The moment every politician lives for is to be the object of an unfair personal attack. If possible, it should be vicious; ideally, it will involve his family.
The performance that follows is to a script dictated by decades of tradition. The politician meets the assembled press, the picture of dignity and resolve. “Say what you want about me,” he says, his voice hoarse with emotion. “But leave my family out of it.”
Such moments, alas, are rare. Political parties are usually scrupulous to keep the blows just low enough, without conferring upon their opponents that most priceless of political advantages: victim status.
So the enterprising candidate must be alert to opportunities arising from outside the political arena. Take, for example, the mobs of enraged anti-vax lunatics that have heckled and abused the Liberal Party Leader at campaign stops in rural Ontario.
That the mobs’ behaviour – seething with rage, chanting obscenities, some uttering racist slurs, even threats – was appalling is not in dispute. There is no excusing this conduct, or the hatred from which it springs.
But if you don’t think the Liberals spotted an opportunity in this – a heaven-sent, life-saving opportunity – you must be new to this game. Indeed, Liberal partisans were fairly gushing with excitement at the opening this presented: a chance to change the subject from the thousands of Afghan nationals Canada abandoned after the fall of Kabul, or the callousness of calling an election in the middle of it, or the sour and sullen tone of the Liberal campaign.
Almost immediately the Leader offered himself before the cameras. His performance was note-perfect, mixing equal parts resolve not to be intimidated with compassion for the fears of the protesters. Sympathetic media portrayed a “defiant” Justin Trudeau refusing to “back down.” Liberal message-trackers weighed in online, straight-faced, on the urgent imperative of voting against this sort of thing, as if the entire election could be transformed into a referendum on … on ...
On what, exactly? Unruly mobs are not unknown in Canadian elections. If there is a particularly unhinged quality to the anti-vaxxers (joined by an equally unhinged contingent, as the CBC reported, “angry over the federal government’s ban on flavours in smoking cessation devices”) Mr. Trudeau is hardly their only target.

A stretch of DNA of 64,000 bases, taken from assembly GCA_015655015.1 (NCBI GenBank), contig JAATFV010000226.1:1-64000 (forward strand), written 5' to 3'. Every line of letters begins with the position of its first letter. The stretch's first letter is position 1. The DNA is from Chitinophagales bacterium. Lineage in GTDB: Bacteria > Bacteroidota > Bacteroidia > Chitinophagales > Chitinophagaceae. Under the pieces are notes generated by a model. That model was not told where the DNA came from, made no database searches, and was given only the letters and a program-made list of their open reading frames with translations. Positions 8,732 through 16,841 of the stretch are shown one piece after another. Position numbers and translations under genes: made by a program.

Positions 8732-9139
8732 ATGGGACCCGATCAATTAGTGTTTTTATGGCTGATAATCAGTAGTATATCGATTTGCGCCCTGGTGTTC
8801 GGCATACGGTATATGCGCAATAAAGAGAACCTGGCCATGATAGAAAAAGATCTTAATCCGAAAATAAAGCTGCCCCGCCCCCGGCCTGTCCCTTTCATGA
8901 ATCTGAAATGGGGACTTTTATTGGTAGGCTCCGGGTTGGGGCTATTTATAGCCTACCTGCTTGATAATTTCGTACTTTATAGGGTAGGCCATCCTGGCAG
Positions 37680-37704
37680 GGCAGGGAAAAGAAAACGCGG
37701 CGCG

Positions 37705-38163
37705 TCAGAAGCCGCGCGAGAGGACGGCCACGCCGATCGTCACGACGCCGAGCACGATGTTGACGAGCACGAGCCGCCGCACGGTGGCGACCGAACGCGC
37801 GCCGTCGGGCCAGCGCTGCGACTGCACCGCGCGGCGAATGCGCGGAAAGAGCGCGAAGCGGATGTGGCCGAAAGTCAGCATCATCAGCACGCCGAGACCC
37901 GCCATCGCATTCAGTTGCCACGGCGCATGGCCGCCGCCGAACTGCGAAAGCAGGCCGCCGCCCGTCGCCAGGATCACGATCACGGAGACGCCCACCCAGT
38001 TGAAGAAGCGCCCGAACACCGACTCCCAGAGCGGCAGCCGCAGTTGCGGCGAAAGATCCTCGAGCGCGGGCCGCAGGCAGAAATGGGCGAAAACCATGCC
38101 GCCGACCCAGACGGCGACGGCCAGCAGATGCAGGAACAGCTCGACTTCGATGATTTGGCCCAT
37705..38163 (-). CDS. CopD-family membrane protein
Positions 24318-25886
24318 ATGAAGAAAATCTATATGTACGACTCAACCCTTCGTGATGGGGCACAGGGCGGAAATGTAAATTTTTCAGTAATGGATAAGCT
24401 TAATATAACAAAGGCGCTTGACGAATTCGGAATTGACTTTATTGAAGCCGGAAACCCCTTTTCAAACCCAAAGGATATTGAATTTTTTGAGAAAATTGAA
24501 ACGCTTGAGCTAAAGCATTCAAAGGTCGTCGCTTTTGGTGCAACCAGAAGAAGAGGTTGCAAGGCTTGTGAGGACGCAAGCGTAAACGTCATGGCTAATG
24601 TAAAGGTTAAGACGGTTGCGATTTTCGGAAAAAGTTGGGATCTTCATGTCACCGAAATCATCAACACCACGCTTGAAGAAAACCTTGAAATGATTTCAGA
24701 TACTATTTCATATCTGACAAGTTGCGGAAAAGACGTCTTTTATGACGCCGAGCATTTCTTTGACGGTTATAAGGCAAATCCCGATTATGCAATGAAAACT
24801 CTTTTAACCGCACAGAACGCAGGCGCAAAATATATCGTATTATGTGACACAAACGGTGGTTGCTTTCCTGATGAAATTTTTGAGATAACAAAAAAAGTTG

The same sorts of people have launched the same sorts of fevered protests in other countries, and against other leaders. (And not only political leaders: bar owners have reported the same harassment and threats.)
More to the point, none of the other major party leaders has sided with the protesters; all of them made a point of denouncing them. So exactly how does a vote for the Liberals, in particular, “send a message” of opposition to such forces?
Liberal partisans have an answer to that. If the Conservatives didn’t actually organize the protests – though some were willing to go there – they surely, um, encouraged them in some way. Doesn’t a Conservative ad feature a brief shot of a boxer? Or – as if that weren’t evidence enough – hasn’t Conservative Leader Erin O’Toole opposed making vaccines mandatory?
Yes he has. So has the Leader of the Bloc Québécois. So has the Leader of the Green Party. So had the Leader of the Liberal Party, until about five minutes ago; earlier this year, Mr. Trudeau had said he opposed vaccine mandates as “divisive” and inequitable. But that was before the election call, and his strategists’ advice that he could make such divisiveness work for him.
Opposition to vaccine mandates, as opposed to the vaccines themselves, is a perfectly mainstream position. It’s not one I share, but it does not deserve association with the sorts of people harassing the Liberal Leader. For that matter, neither does vaccine hesitancy.
It’s fair to say that the Tories have a history of flirting with the populist right. (I should know: I’ve written at least a dozen pieces criticizing them for it.) It’s also true that the vaccine-hesitant are disproportionately represented among their supporters. And it’s certainly true that a subset of these have been radicalized, part of a general climate of unreason fuelled by social media.
But to jump from this to blaming the Conservatives for the Ontario mobs, or to conjure out of them a threat to democracy on the scale of the Jan. 6 assault on the Capitol, is unworthy and overwrought. This is not the U.S., and Erin O’Toole is not Donald Trump. Indeed, his whole campaign is based on dragging the party in the opposite direction, toward the centre. That’s why they’ve been rising in the polls.
There is only one party that stands to profit from the attacks on the Liberal Leader. And yet I have no qualms in saying the Grits had nothing to do with them.
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